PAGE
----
Using Room 217 Music

Room 217 music care resources are research-informed and designed for caregivers to use, whether they are musically trained or not.

Introducing the Room 217’s music into personal care situations requires intention. Here are some practical considerations.

  1. How will the music be played? Do I need to bring a CD/DVD player, computer or iPod and headphones?
  2. Who are the people in the room and what is their musical background and preferences?
  3. What is the desired effect of the music? i.e. relaxation? reminiscence? sleep promotion?
  4. Offer the music with a question i.e. “Do you feel like some music today?” or a statement, “Here is some music that might help you relax, or sleep.”
  5. What is the response? Has the music made a change?

When integrating Room 217 music into programs with groups, consider the following.

  1. Is the room set up for everyone to be able to hear/see?
  2. Who are the people in the room and what music would bring them together?
  3. What is the desired effect of the music? i.e. engagement? reminiscence? activation?
  4. Offer the music with an introduction i.e. “Today, we are going to sing some songs about spring” or “Today, we are going to listen to some classical music.”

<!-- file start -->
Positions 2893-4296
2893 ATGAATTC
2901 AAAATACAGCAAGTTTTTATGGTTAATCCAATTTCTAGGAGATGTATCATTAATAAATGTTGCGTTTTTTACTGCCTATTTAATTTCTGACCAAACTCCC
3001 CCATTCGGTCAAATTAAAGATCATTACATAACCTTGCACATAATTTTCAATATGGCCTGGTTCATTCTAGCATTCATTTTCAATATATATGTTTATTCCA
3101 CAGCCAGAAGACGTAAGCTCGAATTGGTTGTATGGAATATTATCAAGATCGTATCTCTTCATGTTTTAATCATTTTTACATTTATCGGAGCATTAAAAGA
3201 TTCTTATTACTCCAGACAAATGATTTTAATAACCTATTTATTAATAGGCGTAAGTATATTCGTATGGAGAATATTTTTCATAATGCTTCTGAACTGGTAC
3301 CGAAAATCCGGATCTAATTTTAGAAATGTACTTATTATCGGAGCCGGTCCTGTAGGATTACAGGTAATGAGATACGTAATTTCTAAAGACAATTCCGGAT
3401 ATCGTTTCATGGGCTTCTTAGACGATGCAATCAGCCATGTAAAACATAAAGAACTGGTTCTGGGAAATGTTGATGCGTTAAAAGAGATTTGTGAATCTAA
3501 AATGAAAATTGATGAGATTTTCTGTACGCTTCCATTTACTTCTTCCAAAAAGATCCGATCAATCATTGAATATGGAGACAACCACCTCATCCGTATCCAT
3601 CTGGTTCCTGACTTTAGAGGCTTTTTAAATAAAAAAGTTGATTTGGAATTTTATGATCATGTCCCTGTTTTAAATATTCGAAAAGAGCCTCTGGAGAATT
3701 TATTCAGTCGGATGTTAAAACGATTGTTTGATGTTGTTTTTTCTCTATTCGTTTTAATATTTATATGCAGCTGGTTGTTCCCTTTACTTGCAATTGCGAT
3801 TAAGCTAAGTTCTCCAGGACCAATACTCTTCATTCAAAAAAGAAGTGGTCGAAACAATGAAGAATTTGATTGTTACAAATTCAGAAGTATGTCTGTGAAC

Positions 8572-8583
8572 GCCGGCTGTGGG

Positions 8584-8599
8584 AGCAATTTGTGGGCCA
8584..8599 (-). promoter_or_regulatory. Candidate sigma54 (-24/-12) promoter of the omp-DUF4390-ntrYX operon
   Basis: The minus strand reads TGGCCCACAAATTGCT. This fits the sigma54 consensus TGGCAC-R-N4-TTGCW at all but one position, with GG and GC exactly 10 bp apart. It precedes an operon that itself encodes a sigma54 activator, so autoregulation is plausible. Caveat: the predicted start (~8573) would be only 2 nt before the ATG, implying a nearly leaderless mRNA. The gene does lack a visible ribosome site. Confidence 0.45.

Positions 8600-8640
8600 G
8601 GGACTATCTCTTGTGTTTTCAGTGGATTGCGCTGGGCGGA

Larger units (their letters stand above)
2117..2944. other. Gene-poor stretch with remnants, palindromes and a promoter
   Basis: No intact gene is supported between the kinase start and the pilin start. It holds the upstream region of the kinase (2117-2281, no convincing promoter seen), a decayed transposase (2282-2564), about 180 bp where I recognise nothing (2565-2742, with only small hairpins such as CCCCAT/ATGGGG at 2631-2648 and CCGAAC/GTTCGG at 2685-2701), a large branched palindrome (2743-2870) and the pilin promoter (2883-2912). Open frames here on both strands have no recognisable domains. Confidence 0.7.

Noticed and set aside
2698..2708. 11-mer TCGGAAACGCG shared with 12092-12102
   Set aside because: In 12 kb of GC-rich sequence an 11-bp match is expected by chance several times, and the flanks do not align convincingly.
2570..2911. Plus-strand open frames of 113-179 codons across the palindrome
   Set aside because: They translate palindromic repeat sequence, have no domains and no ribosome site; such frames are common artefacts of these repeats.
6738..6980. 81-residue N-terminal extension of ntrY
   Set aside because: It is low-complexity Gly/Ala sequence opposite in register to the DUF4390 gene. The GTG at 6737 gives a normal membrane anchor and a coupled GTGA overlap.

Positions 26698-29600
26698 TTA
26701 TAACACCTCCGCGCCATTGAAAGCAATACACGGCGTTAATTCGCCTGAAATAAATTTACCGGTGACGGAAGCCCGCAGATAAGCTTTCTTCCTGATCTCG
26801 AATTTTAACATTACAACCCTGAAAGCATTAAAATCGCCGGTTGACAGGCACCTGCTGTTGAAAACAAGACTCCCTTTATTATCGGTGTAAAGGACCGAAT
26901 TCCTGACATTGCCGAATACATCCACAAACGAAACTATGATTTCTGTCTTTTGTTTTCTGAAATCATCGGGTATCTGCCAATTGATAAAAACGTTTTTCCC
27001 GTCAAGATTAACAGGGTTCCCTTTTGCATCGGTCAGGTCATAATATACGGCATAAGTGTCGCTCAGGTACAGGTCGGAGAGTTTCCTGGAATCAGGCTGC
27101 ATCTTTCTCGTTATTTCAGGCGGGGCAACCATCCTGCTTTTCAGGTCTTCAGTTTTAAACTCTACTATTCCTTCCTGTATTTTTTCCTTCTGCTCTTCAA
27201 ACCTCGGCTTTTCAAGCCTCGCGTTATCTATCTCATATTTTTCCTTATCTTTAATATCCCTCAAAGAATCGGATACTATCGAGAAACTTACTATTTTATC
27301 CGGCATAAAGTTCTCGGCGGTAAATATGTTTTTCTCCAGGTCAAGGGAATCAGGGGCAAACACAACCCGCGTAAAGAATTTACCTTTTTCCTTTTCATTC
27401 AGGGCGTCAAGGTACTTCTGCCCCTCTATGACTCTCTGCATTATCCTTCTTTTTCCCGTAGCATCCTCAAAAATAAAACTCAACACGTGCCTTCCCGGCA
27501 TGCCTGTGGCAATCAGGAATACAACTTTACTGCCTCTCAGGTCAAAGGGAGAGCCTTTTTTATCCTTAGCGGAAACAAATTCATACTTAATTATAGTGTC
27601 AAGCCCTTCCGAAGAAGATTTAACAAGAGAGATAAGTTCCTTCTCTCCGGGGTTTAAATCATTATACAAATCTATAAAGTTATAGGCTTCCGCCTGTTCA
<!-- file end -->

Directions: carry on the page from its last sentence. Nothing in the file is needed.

5. What is the response? Has the music made a change?

Room 217 music can be used in a variety of contexts, including hospice palliative care, long term care, retirement homes, day programs, hospitals, schoolrooms, day cares, and private homes.
Room 217 music has been used in countless ways, including for:

Soothing Relief – relaxation, sleep, de-stress, comfort, touch therapies
 
Supportive Care – rejuvenating caregivers, sleep promotion, code lavenders, palliative and end of life care, grief and bereavement support, pain distraction, passive therapy, life review and reminiscence, tinnitus relief, convalescence, coma stimulation, visitation, quiet rooms, quiet background i.e. funeral homes, treatment rooms, surgery, waiting rooms, organ transplant transition and recovery rooms, with other activities i.e. painting, writing, sewing, enroute to/from appointments, pet companionship or bereavement
 
Spiritual Encouragement – meditation, contemplation, worship, spiritual support
 
Engagement – activation, participation, movement, orientation
 
…as well as library loans, In Memoriam gifts, and care basket items.